Agriculture Bill

Written evidence by Friends of the Earth (AB63)


Friends of the Earth (England, Wales and Northern Ireland) welcomes the opportunity to submit this evidence. We have a vision in which farmers are rewarded fairly in the market for the food they produce with rewards from government to deliver the additional outcomes that society needs, and are innovating and collaborating to this end. It will make economic sense to produce high quality food, whilst delivering high quality environmental outcomes mingling the two throughout every aspect of what a farm does.

In our vision UK farming will also be contributing to good public health, and high standards of animal welfare. The government will need to ensure that the food we import from all over the world is also produced to a high standard. The Agriculture Bill has a role to play in delivering multiple outcomes. However we urge caution in opening up the purpose of the Bill towards delivering outcomes that can be best addressed elsewhere such as in the forthcoming food strategy.

As long as the Agriculture Bill is focused on the delivery of public goods it has huge potential to deliver real benefits for our under threat wildlife, support farmers to restore the ecosystems they rely upon, and give them greater protection against unfair supply chain practices. It also has the potential to help the agriculture sector to play a major role in tackling climate change and invest in activities that help in climate change mitigation and adaptation. But the Bill needs to be strengthened in order to deliver these benefits.

The Government has promised that the Agriculture Bill will "deliver a cleaner and healthier environment for future generations" phasing out payments simply for land owned and rewarding farmers for "public goods", such as better water quality, improved soil health, and enriched wildlife habitats. Friends of the Earth welcomes these ambitions for the Bill and the commitment to phasing out direct payments. However it must be clear that farming of the future has to build in ecosystem resilience, essential to underpinning the sustainability of farming itself.

Long term farming productivity relies on healthy soils and a recovery in the services provided by nature such as pollination and natural pest control. High input farming – including the over use of pesticides – is damaging these vital natural resources.

Farmers should not be paid pubic money for simply producing food with no regard to the likely social and environmental outcomes of this. This would repeat mistakes of the past, leading once more to potentially catastrophic environmental consequences in terms of the depletion of natural resources, and the loss of other aspects of landscapes that people value like hedgerows. Similarly rewards or grants for productivity measures must not be allowed to undermine the over-riding goals of the Bill to deliver public goods outcomes, and this needs to be clear in the definition of productivity, ideally set out in the text of the Bill.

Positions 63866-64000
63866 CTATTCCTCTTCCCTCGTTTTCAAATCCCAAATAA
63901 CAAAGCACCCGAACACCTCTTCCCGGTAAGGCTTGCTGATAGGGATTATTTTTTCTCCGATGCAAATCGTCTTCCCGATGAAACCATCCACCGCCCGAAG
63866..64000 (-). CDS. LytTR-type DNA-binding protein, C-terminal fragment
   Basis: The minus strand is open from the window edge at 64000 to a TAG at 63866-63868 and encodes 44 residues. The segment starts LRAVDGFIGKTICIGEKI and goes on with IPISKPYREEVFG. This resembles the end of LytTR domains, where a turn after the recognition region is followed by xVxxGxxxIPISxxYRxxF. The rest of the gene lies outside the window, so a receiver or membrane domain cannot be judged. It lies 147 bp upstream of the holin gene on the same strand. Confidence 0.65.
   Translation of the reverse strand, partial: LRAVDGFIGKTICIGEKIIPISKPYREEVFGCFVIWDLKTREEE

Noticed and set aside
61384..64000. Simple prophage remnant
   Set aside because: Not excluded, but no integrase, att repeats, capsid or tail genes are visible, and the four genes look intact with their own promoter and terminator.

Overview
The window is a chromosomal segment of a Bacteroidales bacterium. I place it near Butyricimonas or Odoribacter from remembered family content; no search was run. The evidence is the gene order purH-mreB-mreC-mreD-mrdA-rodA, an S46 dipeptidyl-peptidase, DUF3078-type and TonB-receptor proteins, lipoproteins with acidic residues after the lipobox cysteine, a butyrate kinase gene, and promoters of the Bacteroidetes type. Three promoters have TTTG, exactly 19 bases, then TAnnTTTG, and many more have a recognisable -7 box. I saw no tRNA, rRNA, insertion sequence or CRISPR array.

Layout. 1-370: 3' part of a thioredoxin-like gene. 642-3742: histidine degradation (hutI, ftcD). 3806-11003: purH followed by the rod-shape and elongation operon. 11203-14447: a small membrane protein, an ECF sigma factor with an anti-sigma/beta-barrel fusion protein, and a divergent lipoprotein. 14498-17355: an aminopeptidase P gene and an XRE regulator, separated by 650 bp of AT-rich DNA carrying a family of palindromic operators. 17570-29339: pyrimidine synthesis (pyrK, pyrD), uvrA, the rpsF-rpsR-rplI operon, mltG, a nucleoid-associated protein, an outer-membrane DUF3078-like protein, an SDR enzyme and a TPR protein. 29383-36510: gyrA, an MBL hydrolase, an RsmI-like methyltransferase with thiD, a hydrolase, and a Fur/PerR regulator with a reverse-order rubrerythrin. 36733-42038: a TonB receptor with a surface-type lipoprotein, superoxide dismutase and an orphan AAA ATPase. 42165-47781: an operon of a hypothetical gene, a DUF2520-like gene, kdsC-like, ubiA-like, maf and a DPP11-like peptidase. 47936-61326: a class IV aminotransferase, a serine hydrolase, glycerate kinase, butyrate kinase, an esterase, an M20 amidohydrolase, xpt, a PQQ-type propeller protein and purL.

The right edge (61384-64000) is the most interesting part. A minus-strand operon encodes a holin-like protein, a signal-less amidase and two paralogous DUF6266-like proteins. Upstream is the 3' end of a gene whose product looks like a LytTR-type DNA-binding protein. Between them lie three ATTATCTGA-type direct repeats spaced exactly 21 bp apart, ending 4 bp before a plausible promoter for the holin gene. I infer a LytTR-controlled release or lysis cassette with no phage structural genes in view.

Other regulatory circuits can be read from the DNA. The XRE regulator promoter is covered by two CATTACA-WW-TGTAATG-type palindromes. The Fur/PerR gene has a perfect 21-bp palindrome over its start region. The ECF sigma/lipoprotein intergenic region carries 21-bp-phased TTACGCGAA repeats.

There is also an urgent need for long term, ambitious, and legally binding targets to restore biodiversity and cut harmful inputs such as pesticides . T he Bill needs to establish a mechanism by which the actual or potential contribution of agriculture activity towards achieving such targets can be accounted for , reported against and funded accordingly

But farmers mustbe adequately rewarded in the market place for the food they produce and protected from unfair trading practices. We welcome the inclusion of measures to improve supply chain fairness and want to see these maintained and strengthened in the Bill. It is also essential that there is a decent budget underpinning the delivery of the Bills intention, well beyond the end of this parliament and suitable to the task at hand.

Key changes needed to the Bill

To ensure the Agriculture Bill delivers on its potential, and meets the Government ambition of a cleaner greener countryside, the below amendments will be necessary in the bill.

· Reflection of government policy that public goods are the primary reason for public intervention , ensuring any productivity payments should contribute to the delivery of these and providing certainty and stability for farmers

· Ambitious and measurable targets to restore our natural environment, including delivery on existing international and national commitments for biodiversity and climate change.

· A specific target for reducing the use and impact of pesticides and measures to increase the take up of Integrated Pest Management .

· A mechanism to secure long-term funding for farmers and land managers so that they can have confidence in the new system and have sufficient support to deliver the public goods we all depend on.

· The introduction of duties rather than powers to ensure current ambition is acted on in the future. These should include a duty to have an environmental land management scheme, and to ensure fairness in supply chain dealings .